He hadn't gone forty yards when a voice spoke to his mind to look back. He looked back and saw a light in the thick undergrowth of the island. The voice urged him to turn and go back. He did. There in the undergrowth, he found the hull of a canoe, but that would be useless unless he had an outrigger. At that moment, the light which had guided him to the canoe moved away into the bush about ten yards, to a fine unattached outrigger with sennit rope to bind it to the canoe. He lashed the canoe and outrigger together, then went in search of something to use for a paddle. He hadn't gone more than a few yards when he literally stumbled over the stalk of a large coconut palm frond that had been cut and shaped into a paddle.

Despite the heavy sea and blackness of the night he crossed the channel safely and landed at 4:00 a.m. in the morning on the beach on his home island. Pulling the canoe up onto the sand he paused briefly to offer a prayer of thanks and went to his home.

He slept a few short hours, went to the chapel, completed his assignments, and returned back, exactly as he had come, leaving the canoe where he found it and swimming the rest of the way.

Listen to his words: "I have since contemplated this experience many times and have marveled that I should not have taken such risks. I have thought of the blackness of the night, the roughness of the ocean, the strange concentrated light that guided me to the canoe, a light I have not seen before or since my lack of fear and my love for my church assignment to be a secretary in the Kingdom of God was more important to me than nearly anything else."

I think the words of Elder Bruce Hafen put such faithfulness as Mosese's, into clear perspective when he said: "The earth is not our home. We are away at school trying to master the lessons of the great plan of happiness so we can return home. Of necessity, the plan is full of thorns and tears. His and ours. But because He and we are so totally in this together, our being 'at one' with Him in overcoming all opposition, will itself bring us incomprehensible joy. Christ's Atonement is at the very core of this plan."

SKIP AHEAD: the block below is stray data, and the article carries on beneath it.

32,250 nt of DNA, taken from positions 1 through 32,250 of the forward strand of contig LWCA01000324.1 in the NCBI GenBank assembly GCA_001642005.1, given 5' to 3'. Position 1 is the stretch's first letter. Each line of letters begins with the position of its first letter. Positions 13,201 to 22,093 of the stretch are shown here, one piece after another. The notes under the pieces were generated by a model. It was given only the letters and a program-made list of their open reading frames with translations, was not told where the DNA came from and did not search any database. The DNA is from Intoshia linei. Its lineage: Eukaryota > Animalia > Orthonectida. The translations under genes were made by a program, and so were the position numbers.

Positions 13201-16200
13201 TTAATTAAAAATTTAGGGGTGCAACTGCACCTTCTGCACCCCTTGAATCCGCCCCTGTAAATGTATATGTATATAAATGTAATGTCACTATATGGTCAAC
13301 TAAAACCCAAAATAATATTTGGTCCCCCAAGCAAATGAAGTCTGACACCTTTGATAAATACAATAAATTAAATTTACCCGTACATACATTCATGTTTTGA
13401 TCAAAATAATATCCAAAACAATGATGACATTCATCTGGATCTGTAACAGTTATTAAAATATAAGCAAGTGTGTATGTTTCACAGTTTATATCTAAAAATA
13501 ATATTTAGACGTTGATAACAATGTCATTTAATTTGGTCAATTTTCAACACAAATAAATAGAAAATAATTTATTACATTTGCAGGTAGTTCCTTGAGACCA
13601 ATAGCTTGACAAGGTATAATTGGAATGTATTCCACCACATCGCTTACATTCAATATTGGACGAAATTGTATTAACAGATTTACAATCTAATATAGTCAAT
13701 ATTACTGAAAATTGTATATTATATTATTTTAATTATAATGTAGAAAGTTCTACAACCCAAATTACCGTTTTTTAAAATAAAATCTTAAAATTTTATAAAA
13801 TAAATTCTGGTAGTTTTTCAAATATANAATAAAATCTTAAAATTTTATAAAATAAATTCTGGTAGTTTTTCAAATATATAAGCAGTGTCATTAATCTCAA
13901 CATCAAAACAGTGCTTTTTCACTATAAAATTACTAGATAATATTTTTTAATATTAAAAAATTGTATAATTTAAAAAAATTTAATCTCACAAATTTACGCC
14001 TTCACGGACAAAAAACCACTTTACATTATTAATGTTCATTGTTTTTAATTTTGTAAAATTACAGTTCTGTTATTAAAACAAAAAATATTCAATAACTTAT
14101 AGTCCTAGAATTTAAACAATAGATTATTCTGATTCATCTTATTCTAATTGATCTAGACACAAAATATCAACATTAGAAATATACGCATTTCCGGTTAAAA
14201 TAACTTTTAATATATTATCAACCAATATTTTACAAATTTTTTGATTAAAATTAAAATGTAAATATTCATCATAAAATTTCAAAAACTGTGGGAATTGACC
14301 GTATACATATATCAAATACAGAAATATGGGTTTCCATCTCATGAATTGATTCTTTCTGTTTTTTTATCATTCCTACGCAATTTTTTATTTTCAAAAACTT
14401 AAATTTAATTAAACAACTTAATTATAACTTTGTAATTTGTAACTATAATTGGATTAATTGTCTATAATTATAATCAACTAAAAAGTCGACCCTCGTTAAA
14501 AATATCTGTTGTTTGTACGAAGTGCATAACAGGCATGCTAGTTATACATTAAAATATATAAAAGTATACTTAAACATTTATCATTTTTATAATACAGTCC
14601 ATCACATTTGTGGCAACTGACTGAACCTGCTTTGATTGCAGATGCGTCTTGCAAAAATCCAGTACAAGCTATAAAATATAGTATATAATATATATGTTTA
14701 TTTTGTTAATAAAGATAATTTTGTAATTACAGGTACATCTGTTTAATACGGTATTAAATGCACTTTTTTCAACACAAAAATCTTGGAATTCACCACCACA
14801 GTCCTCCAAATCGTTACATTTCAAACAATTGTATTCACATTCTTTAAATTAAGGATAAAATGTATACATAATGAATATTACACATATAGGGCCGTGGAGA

Elder Neal Maxwell said, "When I first contracted Leukemia, I began my chemotherapy treatments. Thanks to the faith and prayers of all of you, the Leukemia went into remission. After awhile, the Leukemia returned and I found myself saying: Why me? It's not that I'm afraid of dying, but the chemotherapy treatments and the other medication will keep me from fulfilling my calling. It was then that I heard the voice of the Lord speaking peace to my mind. The voice said, "I have given you leukemia so that you could teach my people with more authenticity."

I wonder if the Lord is saying to you and to me: "I have given you this trial so that you could teach my people with more authenticity." Think about it. The whole thing is a test. Will we exercise exceedingly great faith, just like Mosese Muti, and do his will, and return unto him so that he can heal us, and then use us to bless the lives of others?

A few thousand years ago the King of Syria learned that the reason his troops could not over take the Israelite army, was because, the Prophet Elisha Kept telling the leaders of Israel's Army how to escape he ordered his troops to go to the city where the prophet lived and bring Elisha back to him.